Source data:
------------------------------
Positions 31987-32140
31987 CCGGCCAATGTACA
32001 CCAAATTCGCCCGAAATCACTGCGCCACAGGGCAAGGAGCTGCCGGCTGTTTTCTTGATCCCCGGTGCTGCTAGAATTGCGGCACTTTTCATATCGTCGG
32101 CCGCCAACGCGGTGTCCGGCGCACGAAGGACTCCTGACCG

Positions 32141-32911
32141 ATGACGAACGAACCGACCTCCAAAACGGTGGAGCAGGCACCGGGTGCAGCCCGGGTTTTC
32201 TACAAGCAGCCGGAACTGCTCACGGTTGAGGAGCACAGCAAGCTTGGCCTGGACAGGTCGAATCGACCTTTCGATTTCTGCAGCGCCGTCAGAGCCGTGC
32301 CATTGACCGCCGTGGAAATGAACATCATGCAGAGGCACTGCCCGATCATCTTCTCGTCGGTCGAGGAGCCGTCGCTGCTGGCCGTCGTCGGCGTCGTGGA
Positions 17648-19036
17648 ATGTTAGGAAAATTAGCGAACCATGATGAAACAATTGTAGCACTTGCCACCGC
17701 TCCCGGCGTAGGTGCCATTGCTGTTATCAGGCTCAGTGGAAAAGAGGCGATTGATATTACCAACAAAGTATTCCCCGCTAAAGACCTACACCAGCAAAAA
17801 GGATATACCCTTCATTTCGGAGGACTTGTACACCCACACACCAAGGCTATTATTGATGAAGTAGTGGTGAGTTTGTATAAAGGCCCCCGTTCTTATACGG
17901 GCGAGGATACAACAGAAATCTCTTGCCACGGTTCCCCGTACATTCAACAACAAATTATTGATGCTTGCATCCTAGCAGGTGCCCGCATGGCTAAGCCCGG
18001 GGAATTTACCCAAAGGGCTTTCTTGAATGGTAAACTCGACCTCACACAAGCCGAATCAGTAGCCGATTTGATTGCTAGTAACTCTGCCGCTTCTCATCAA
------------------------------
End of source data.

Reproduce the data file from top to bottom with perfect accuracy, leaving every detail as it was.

Positions 31987-32140
31987 CCGGCCAATGTACA
32001 CCAAATTCGCCCGAAATCACTGCGCCACAGGGCAAGGAGCTGCCGGCTGTTTTCTTGATCCCCGGTGCTGCTAGAATTGCGGCACTTTTCATATCGTCGG
32101 CCGCCAACGCGGTGTCCGGCGCACGAAGGACTCCTGACCG

Positions 32141-32911
32141 ATGACGAACGAACCGACCTCCAAAACGGTGGAGCAGGCACCGGGTGCAGCCCGGGTTTTC
32201 TACAAGCAGCCGGAACTGCTCACGGTTGAGGAGCACAGCAAGCTTGGCCTGGACAGGTCGAATCGACCTTTCGATTTCTGCAGCGCCGTCAGAGCCGTGC
32301 CATTGACCGCCGTGGAAATGAACATCATGCAGAGGCACTGCCCGATCATCTTCTCGTCGGTCGAGGAGCCGTCGCTGCTGGCCGTCGTCGGCGTCGTGGA
Positions 17648-19036
17648 ATGTTAGGAAAATTAGCGAACCATGATGAAACAATTGTAGCACTTGCCACCGC
17701 TCCCGGCGTAGGTGCCATTGCTGTTATCAGGCTCAGTGGAAAAGAGGCGATTGATATTACCAACAAAGTATTCCCCGCTAAAGACCTACACCAGCAAAAA
17801 GGATATACCCTTCATTTCGGAGGACTTGTACACCCACACACCAAGGCTATTATTGATGAAGTAGTGGTGAGTTTGTATAAAGGCCCCCGTTCTTATACGG
17901 GCGAGGATACAACAGAAATCTCTTGCCACGGTTCCCCGTACATTCAACAACAAATTATTGATGCTTGCATCCTAGCAGGTGCCCGCATGGCTAAGCCCGG
18001 GGAATTTACCCAAAGGGCTTTCTTGAATGGTAAACTCGACCTCACACAAGCCGAATCAGTAGCCGATTTGATTGCTAGTAACTCTGCCGCTTCTCATCAA